Frontiers of Biogeography (FoB) is the scientific magazine of the International Biogeography Society (IBS, www.biogeography.org), a not-for-profit organization dedicated to promotion of and public understanding of the biogeographical sciences. IBS launched FoB to provide an independent forum for biogeographical science, with the academic standards expected of a journal operated by and for an academic society.
Volume 8, Issue 1, 2016
Past influences present: Mammalian species from different biogeographic pools sort environmentally in the Indian subcontinent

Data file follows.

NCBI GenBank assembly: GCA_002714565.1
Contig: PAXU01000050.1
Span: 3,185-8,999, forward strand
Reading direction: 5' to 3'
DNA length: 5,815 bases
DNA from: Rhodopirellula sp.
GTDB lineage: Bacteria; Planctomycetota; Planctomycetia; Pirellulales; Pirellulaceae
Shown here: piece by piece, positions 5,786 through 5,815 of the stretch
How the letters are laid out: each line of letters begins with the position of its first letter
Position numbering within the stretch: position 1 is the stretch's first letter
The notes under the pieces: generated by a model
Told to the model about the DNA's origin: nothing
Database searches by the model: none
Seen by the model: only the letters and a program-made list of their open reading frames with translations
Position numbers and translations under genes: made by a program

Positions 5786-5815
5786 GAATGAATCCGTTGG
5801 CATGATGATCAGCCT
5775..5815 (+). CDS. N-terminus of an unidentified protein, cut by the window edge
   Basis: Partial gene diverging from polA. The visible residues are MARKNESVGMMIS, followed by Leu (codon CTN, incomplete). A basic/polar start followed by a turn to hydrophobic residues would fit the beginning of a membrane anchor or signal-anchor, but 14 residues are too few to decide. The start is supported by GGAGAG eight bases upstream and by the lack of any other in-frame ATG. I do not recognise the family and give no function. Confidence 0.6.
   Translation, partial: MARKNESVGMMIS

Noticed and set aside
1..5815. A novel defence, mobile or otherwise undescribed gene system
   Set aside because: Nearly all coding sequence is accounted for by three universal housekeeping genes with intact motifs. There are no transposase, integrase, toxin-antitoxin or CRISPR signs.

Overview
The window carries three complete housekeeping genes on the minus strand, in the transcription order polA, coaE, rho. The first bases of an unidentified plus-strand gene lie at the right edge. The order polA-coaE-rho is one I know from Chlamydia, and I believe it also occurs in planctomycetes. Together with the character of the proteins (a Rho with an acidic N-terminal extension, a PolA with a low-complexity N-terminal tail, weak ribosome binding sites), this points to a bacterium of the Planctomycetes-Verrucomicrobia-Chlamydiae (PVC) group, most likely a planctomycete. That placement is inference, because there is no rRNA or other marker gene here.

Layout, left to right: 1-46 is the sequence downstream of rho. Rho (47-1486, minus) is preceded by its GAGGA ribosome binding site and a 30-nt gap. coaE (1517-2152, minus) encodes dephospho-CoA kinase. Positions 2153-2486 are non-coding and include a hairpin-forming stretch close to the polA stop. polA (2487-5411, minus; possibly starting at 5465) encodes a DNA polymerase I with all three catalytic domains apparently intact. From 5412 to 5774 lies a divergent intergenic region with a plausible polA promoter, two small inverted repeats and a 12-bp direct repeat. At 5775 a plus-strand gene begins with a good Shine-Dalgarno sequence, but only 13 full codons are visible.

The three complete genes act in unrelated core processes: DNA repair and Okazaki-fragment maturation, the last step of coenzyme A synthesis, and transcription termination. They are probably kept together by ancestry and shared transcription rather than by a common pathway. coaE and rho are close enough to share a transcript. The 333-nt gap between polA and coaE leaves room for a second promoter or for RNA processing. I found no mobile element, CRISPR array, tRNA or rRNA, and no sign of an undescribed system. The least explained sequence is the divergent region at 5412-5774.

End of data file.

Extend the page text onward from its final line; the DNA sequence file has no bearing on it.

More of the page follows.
Diversity-environment relationships are distinct across species pools, and as a result species from different biogeographic pools have different environmental preferences. Regional communities are drawn from available biogeographic pools, subject to environmental and dispersal constraints. Does shared biogeographic history of taxa lead to similar relationships with the environment? We test this idea in the Indian subcontinent, which is at the confluence of multiple biogeographic regions resulting in species from multiple biogeographic pools being distributed here. Species were classified as belonging to four biogeographic affinities based on their geographic distributions: eastern, northern, western and endemic. We investigated spatial patterns of species richness for all mammals (over 1° x 1° grid cells), for each biogeographic group and for 5 major mammalian orders. Generalized Additive Models (GAM) were used to investigate environment-diversity relationship for all mammals, each biogeographic group, and for major mammalian orders in the Indian subcontinent. Species richness of all mammals was found to be highest in the montane regions of the Eastern Himalayas and the Western Ghats. Species richness of each biogeographic group was highest at the border it shared with Asia, in the direction of immigration from Asia. Environment and spatial variables were both correlated with species richness in the Indian subcontinent and each biogeographic group showed a distinct richness-environment relationship. Additionally, biogeographic groups sorted along environmental space, in keeping with our predictions based on their global distributions. Finally, analyses across mammalian orders had low predictive value, suggesting that shared phylogenetic history is relatively less important than biogeographic ancestry in determining relationships to environment. We conclude that historical factors such as immigration and the distinct evolutionary histories of species impact species richness patterns in the Indian subcontinent. Our results provide insights into drivers of regional community assembly in transition zones where multiple biogeographic species pools co-exist.